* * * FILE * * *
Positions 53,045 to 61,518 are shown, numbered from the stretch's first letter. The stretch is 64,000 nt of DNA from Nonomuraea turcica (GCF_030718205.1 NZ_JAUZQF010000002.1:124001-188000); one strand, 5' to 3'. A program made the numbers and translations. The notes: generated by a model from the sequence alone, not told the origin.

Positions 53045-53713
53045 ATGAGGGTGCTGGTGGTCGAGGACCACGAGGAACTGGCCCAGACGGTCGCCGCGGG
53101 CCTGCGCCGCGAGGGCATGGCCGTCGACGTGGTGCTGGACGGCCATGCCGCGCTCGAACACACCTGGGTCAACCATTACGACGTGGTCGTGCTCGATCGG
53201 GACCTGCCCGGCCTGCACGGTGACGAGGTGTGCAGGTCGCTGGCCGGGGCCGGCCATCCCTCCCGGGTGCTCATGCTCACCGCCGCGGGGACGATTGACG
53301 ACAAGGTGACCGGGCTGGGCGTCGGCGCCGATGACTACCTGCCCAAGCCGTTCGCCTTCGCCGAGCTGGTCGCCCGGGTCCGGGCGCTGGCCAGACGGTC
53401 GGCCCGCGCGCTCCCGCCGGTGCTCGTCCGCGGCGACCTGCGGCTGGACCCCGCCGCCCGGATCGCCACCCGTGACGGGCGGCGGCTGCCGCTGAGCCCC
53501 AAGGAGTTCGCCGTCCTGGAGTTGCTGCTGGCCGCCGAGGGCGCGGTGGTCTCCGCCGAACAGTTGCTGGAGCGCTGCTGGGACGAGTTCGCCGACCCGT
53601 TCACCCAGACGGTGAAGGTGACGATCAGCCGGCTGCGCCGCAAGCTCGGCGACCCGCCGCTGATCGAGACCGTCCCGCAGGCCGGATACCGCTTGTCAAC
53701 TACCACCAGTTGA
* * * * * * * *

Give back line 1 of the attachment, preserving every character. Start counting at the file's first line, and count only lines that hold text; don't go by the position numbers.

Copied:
Positions 53,045 to 61,518 are shown, numbered from the stretch's first letter. The stretch is 64,000 nt of DNA from Nonomuraea turcica (GCF_030718205.1 NZ_JAUZQF010000002.1:124001-188000); one strand, 5' to 3'. A program made the numbers and translations. The notes: generated by a model from the sequence alone, not told the origin.